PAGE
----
Madison Mehlman has been mad about dancing almost since she could walk, so — as the 12-year-old from Springfield said in a letter to friends and family — it only made sense that she would do something dance-related for her bat mitzva project. The question was how to give it a Jewish context.
The answer came from her mother, Jessica, who is assistant director for resource development with the Jewish Federation of Central New Jersey. Through her job, Jessica has been to Israel four times, often visiting Arad, the Negev town that is twinned with the Central community through the Jewish Agency for Israel’s Partnership 2000 project. She suggested to her daughter that she focus her mitzva project on Arad Sings and Dances, a company based at Arad’s matnas, or community center, which the federation supports.
Madison took her mother’s suggestion and, as a result, on July 13 she had a double thrill — she presented a gift of new and gently used ballet clothing and $750 she had collected to the director of Arad Sings and Dances, and she got a chance to dance with some of the company’s students.
In an e-mail reply to a question from NJ Jewish News a few days after returning from the trip, she wrote, “Dance is my life. When I am an adult I want to own my own dance studio so I can teach other people to love dance as much as I do. Being able to dance in Israel was really fun.”
The visit to Israel was Madison’s first. She went with her parents and her younger sister, her grandparents, an aunt and uncle, and two cousins. One of those cousins, Evan Weis, is just a few months older than Madison, and earlier on that same Thursday, the two of them had another unforgettable experience: a b’nei mitzva ceremony, led by a Masorti rabbi, atop Masada.
Evan also had a bar mitzva celebration in February in Chicago, where his family lives; Madison will have another bat mitzva service in December, at the Summit Jewish Community Center, but the trip and the ceremony in Israel was the fulfillment of a long-cherished dream for the whole family.
“This is something my sister and I had been planning for years, ever since the children were born,” Mehlman said. Evan and Madison practiced with the rabbi via Skype, and on July 13, it all went smoothly. They had climbed up the mountain at dawn, and — shaded from the already intense heat in a room between the citadel walls — the family prayed together.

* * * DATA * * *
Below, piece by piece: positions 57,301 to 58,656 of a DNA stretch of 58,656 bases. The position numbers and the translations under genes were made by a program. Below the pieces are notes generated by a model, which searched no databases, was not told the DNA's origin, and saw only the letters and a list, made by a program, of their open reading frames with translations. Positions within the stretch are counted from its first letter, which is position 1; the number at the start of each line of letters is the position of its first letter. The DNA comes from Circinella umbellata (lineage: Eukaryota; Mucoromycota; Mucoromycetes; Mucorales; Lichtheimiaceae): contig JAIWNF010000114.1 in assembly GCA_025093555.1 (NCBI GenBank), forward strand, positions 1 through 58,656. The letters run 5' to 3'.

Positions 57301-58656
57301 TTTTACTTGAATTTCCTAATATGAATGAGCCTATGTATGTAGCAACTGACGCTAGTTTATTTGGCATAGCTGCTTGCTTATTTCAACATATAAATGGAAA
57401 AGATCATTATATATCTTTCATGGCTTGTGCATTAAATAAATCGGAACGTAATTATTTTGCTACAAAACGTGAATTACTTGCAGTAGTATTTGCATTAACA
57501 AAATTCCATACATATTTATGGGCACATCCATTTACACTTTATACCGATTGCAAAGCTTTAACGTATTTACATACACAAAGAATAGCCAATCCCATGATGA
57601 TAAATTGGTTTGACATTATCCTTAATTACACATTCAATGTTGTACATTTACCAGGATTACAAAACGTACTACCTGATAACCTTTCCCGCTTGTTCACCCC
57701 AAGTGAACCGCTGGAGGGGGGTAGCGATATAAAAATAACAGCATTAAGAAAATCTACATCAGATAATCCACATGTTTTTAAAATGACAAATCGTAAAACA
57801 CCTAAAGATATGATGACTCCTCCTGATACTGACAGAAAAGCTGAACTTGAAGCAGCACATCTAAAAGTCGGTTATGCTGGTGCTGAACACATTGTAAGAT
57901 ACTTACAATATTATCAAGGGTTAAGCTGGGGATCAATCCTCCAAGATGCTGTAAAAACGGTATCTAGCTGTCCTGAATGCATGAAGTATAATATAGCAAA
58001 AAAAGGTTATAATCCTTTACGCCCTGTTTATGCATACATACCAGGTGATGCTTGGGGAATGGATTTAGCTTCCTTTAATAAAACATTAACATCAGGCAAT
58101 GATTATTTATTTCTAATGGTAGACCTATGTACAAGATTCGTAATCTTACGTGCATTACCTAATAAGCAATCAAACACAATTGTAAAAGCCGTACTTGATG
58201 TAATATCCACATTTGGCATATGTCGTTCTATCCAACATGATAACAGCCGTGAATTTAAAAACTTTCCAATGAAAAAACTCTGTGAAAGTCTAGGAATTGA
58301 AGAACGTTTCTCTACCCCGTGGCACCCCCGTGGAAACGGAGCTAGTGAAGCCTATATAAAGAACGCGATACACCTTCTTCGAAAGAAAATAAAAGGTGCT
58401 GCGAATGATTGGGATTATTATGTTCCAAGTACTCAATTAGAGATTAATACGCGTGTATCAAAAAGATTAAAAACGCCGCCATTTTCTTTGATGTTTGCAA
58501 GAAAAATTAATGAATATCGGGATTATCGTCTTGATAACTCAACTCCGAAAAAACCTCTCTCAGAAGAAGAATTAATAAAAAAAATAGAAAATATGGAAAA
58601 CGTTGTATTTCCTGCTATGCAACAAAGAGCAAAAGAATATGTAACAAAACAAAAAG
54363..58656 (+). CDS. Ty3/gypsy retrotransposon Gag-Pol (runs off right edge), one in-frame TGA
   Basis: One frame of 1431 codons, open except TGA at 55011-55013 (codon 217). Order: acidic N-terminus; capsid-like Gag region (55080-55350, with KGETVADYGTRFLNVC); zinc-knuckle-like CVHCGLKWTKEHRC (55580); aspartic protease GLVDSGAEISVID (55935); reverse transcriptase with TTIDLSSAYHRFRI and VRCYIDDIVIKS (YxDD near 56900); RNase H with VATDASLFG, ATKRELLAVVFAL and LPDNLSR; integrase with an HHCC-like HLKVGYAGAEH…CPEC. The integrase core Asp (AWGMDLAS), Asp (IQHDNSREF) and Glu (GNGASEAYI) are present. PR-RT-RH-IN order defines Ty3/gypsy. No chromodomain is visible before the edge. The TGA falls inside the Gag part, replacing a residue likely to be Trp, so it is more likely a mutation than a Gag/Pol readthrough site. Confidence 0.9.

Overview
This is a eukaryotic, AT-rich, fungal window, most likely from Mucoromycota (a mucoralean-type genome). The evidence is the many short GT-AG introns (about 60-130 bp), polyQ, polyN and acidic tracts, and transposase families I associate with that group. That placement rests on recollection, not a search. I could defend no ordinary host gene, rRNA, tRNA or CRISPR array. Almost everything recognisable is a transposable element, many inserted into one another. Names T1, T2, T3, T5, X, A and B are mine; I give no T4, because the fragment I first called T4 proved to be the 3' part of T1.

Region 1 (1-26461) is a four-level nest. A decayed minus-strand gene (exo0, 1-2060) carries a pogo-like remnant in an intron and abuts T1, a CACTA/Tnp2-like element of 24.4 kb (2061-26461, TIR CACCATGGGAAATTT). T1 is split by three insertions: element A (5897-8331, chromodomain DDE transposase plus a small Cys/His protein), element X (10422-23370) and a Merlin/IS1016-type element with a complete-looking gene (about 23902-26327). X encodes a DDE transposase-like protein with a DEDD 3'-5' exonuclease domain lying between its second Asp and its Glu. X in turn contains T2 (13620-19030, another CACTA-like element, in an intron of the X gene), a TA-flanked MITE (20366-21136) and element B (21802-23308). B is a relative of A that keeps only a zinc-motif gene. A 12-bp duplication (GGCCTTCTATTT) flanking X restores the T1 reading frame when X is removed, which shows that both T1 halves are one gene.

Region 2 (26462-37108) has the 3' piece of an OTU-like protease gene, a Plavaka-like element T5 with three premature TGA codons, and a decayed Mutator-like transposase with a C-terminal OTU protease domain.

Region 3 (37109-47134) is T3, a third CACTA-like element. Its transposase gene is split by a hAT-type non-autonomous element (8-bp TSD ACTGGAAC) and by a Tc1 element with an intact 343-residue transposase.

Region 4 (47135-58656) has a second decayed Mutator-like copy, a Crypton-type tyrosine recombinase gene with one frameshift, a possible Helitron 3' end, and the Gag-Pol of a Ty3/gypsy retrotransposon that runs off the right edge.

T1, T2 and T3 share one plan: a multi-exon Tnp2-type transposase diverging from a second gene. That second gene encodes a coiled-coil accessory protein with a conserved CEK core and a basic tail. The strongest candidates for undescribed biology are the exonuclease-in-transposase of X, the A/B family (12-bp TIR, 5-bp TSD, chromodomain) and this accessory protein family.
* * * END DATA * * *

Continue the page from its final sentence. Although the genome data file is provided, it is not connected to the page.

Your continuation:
Madison’s mother had a hand in planning the event. “We wanted it to be a real ceremony, with Torah, not just reading poetry,” Mehlman said. She was deeply moved by the experience of participating in the service with her daughter and nephew. “I’ve read Torah many times in shul, but reading Torah on Masada, with the view over the valley below, was just awe-inspiring.”
‘One strong people’
The family went from Masada to Arad in time for lunch and the visit with the dance company. In the letter Madison wrote to family and friends asking for donations, she said, “Arad Sings and Dances brings traditional Israeli music, song, and dance to the people of Arad, giving children and teens who love music and dancing the chance to act out their dream. The program believes that dancing and singing will help all ages come together as a community to promote Israeli songs and dancing.”
She told NJJN that as the time for the visit to Arad approached, “I didn’t know what to expect. I was worried that it was going to be Israeli circle dancing, but it was just like dancing at my studio at home. I am really glad I got to help this dance program in Israel as part of my bat mitzva. And it makes the whole experience more special because I got to dance!”
In an e-mail to NJJN, Nili Avrahamy, director of the Arad-Tamar-NJ-Delaware Partnership 2000 project, praised Madison’s “amazing gesture.”
“Madison’s generous contribution to our dance troupe will enable them to purchase much-needed costumes, which are very expensive in Israel,” said Avrahamy, who helped arrange the visit. “Her donation will also help subsidize the troupe’s transportation to tournaments and help finance their performances. In addition, Madison brought us dance costumes, uniforms, and shoes, which will make our young dancers very happy!
“Madison’s amazing gesture has touched the lives of many of Arad’s children,” continued Avrahamy, who helped make arrangements for the visit “and in that way has brought Madison and her family into the lives of members of the Arad community. This is the true meaning of our partnership — bringing members of Jewish communities abroad together with communities in Israel to form a stronger bond with Israel, strengthening their Jewish identity and making us one strong people.
“We thank Madison from the bottom of our hearts, and we hope to see her and her family again in Arad in the future.”